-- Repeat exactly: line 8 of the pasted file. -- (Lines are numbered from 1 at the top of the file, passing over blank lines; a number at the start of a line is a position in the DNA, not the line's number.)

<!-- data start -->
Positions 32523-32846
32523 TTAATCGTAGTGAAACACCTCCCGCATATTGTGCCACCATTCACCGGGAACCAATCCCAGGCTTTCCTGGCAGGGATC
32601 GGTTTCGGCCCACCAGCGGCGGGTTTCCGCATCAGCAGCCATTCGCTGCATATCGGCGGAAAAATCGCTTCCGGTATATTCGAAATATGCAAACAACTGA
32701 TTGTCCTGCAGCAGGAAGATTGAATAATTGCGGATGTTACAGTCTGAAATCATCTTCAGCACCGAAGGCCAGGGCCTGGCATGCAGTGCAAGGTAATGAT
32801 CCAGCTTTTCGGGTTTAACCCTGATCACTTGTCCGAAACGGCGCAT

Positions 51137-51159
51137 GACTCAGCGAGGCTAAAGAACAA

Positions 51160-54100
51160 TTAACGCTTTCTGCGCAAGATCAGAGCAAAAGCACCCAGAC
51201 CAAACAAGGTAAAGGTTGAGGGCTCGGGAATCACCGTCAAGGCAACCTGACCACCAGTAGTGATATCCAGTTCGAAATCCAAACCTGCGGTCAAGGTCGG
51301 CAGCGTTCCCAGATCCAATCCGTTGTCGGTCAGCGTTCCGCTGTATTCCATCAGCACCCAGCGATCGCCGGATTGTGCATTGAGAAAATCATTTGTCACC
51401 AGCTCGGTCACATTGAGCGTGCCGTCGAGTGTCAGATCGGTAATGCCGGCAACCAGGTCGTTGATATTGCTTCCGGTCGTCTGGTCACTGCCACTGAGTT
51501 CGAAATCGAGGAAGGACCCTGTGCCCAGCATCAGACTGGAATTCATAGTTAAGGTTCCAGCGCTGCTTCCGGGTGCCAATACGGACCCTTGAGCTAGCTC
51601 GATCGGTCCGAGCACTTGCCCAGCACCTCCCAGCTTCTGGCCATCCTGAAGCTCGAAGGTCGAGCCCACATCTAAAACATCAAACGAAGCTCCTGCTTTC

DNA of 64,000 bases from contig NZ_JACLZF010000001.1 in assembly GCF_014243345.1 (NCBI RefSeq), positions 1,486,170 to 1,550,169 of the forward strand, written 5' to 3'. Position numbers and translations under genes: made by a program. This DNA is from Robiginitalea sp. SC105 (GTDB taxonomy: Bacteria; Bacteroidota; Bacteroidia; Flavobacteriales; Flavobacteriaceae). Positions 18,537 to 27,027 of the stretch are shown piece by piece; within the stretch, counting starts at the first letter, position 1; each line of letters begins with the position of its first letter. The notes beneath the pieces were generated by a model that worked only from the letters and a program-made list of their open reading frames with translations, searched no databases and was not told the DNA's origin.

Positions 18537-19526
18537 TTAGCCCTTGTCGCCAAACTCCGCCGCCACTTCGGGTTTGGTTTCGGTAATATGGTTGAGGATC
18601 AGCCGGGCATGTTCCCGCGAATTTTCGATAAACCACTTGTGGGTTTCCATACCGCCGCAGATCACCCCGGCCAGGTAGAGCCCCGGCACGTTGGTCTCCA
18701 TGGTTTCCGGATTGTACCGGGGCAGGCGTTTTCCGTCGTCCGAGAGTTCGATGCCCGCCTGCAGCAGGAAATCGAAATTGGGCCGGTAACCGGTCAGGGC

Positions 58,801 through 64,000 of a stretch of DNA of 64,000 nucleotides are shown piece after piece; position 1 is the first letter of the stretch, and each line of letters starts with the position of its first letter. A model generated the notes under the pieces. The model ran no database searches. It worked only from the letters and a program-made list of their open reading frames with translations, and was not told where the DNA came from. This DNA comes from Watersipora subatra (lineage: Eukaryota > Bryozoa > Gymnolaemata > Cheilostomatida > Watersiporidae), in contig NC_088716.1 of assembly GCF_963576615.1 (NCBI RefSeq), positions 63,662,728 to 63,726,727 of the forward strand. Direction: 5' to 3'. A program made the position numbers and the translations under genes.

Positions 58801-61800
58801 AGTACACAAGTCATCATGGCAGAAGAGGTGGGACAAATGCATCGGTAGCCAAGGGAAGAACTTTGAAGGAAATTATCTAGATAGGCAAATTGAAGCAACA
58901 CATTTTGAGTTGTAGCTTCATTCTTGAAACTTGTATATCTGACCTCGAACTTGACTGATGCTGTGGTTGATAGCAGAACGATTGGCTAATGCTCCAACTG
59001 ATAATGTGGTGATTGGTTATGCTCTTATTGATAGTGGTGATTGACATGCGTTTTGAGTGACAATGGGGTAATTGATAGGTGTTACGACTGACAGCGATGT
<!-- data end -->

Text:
Positions 51160-54100